You are currently viewing Friends that were… a poem by Amir Khusrau

Friends that were… a poem by Amir Khusrau

Friends that were – I do not know where they are

O Lord, what day was it 

that they were divided from us?

If the new spring should come, 

asking after those friends

Say, ‘O gentle breeze, 

those roses have all turned to weeds!

O rose, since you have come out of the earth,

Say, how are they – the faces beneath the dust 

of those who have passed away?

All those lords who were the crown on the head of creation

Behold – now have become the soil beneath our feet. 

This world is bloodwit for many – 

the fortune of many at its pinnacle

And those motes of dust 

that like everyone were in the air

are now as the sun, set beneath the earth.

Those who were deceived by the enchantments of this world

left behind treasure in their search for alchemy.

The deception of worldly goods 

is like that of children’s playthings –

foolish are those overtaken by it.

The treasurers of heaven too are without fortune.

Khusrau, flee! – there is no sincerity

from the people of the world 

who are just as treacherous as the world itself is.


– Ghazal 1034


Friends that were by Amir Khusrau in Persian Ghazal 1034
Amir Khusrau

About the Poet

Amir Khusrau was an extraordinary figure from 13th century Delhi who made pivotal contributions to the development of South Asian poetic, linguistic, musical and mystical traditions. He was both a royal chronicler who wrote panegyric poetry and historical epics at the courts of successive rulers, and a devout disciple of Chistī Sufi master Niẓām ud-Dīn Awliyā, dying just six months after him and being buried next to him.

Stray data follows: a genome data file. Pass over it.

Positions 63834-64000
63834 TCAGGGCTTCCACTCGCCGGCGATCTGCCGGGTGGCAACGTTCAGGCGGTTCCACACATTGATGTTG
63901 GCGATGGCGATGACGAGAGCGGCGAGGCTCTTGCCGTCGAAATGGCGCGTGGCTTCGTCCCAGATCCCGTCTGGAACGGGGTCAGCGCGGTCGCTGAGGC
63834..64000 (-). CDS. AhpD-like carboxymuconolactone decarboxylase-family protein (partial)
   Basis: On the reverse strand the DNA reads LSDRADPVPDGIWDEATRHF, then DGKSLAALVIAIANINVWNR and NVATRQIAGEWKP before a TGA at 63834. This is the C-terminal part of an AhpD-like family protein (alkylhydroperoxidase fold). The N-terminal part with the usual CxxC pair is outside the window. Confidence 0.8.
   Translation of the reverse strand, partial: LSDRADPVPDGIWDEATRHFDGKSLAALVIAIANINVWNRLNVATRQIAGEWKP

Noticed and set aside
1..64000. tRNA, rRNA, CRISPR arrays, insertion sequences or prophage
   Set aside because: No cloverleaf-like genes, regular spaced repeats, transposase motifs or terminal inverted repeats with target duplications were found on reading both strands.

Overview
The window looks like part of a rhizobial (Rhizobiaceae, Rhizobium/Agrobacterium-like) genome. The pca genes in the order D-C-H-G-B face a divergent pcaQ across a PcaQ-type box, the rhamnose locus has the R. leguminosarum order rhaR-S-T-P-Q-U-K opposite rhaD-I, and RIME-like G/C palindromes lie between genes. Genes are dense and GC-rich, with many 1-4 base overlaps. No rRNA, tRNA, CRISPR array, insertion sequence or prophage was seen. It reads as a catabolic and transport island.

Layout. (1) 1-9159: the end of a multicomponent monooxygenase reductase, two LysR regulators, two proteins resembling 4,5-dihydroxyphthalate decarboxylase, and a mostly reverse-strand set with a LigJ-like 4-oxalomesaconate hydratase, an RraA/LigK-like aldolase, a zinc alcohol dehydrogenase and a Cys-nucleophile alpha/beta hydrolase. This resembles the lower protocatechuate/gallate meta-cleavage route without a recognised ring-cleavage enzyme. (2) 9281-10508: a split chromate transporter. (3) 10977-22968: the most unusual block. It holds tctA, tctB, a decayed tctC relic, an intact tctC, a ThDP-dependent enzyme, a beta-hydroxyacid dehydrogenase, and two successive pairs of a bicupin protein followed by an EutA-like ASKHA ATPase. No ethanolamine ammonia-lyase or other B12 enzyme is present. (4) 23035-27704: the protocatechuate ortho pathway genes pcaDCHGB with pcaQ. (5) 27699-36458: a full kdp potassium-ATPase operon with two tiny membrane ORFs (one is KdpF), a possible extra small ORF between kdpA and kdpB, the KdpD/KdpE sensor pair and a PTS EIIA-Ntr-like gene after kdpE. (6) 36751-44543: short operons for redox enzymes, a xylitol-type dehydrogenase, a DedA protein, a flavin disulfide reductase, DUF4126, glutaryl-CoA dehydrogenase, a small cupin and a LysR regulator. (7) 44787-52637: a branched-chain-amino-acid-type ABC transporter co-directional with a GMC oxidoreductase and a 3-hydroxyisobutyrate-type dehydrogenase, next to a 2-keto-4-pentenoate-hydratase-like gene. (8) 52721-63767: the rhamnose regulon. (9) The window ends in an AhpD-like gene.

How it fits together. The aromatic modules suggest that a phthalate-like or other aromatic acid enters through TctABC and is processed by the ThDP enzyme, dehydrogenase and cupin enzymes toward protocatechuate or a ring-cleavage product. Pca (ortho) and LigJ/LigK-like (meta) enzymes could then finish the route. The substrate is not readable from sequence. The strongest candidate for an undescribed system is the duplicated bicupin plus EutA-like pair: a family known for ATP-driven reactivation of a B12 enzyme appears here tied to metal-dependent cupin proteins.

Although he frequented the courts of princes and sultans, he was interested in the circumstances and languages of the common people, and his work shows a love for the city of Delhi and the natural environment and flora and fauna surrounding it. His poetry experiments with combining the living poetic heritage of the Islamic world, which he was very well versed in, with the courtly and folk traditions of the land of his birth which lay within the Sultanate of Delhi. In this way he acted as a sort of cultural bridge, an iconic embodiment of the hugely creative cultural fusion emerging from the bringing together of the artistic heritage of South Asia and that of the Muslim world.
We explore the life and work of Amir Khusrau in the on-demand video “Amir Khusrau - the Father of Urdu Literature”, now available in our membership. Become a supporting member and join us on our journey as we explore the poetic traditions of the Muslim world!

Amir Khusrau, Dye me in your hue

Writing workshop

Born in the Delhi Sultanate in 1253, Amir Khusrau is known as the Father of Urdu Literature and the Father of Qawwali. He is a cultural icon known for his legends, folktales, riddles and witticisms. His prolific poetry brought together the courtly and spiritual poetic traditions of the Muslim world with the cultural milieu of his motherland - this fusion and cultural exchange leading to new creativity and forms of expression. In this workshop we look at some of his work and then consider the possible synergism of combining our own disparate literary heritages and the multiple identities that we often straddle as Muslims in the west to write a piece of poetry representing cultural fusion. Sign up to our membership to access this workshop and more classes and workshops exploring the poetic traditions of the Muslim world..